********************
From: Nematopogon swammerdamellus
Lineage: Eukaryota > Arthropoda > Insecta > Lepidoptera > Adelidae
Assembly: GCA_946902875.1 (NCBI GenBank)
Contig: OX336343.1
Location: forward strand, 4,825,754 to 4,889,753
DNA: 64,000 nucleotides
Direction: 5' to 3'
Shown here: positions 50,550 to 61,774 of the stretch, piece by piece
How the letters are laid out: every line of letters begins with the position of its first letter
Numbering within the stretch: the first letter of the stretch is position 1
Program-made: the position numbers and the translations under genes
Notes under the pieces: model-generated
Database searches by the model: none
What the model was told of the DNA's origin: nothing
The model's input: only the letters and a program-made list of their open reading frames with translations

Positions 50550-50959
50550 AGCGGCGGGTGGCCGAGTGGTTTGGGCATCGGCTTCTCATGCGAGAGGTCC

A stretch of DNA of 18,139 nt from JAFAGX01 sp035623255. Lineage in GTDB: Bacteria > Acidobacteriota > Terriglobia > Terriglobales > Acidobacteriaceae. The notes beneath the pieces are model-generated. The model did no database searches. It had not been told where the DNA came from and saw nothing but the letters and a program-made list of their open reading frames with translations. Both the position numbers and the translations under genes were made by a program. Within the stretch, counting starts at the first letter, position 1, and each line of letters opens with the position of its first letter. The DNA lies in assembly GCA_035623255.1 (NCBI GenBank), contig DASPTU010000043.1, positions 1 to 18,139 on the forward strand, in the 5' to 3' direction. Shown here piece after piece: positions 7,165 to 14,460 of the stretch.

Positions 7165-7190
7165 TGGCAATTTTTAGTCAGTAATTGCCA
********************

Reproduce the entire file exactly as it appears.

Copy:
From: Nematopogon swammerdamellus
Lineage: Eukaryota > Arthropoda > Insecta > Lepidoptera > Adelidae
Assembly: GCA_946902875.1 (NCBI GenBank)
Contig: OX336343.1
Location: forward strand, 4,825,754 to 4,889,753
DNA: 64,000 nucleotides
Direction: 5' to 3'
Shown here: positions 50,550 to 61,774 of the stretch, piece by piece
How the letters are laid out: every line of letters begins with the position of its first letter
Numbering within the stretch: the first letter of the stretch is position 1
Program-made: the position numbers and the translations under genes
Notes under the pieces: model-generated
Database searches by the model: none
What the model was told of the DNA's origin: nothing
The model's input: only the letters and a program-made list of their open reading frames with translations

Positions 50550-50959
50550 AGCGGCGGGTGGCCGAGTGGTTTGGGCATCGGCTTCTCATGCGAGAGGTCC

A stretch of DNA of 18,139 nt from JAFAGX01 sp035623255. Lineage in GTDB: Bacteria > Acidobacteriota > Terriglobia > Terriglobales > Acidobacteriaceae. The notes beneath the pieces are model-generated. The model did no database searches. It had not been told where the DNA came from and saw nothing but the letters and a program-made list of their open reading frames with translations. Both the position numbers and the translations under genes were made by a program. Within the stretch, counting starts at the first letter, position 1, and each line of letters opens with the position of its first letter. The DNA lies in assembly GCA_035623255.1 (NCBI GenBank), contig DASPTU010000043.1, positions 1 to 18,139 on the forward strand, in the 5' to 3' direction. Shown here piece after piece: positions 7,165 to 14,460 of the stretch.

Positions 7165-7190
7165 TGGCAATTTTTAGTCAGTAATTGCCA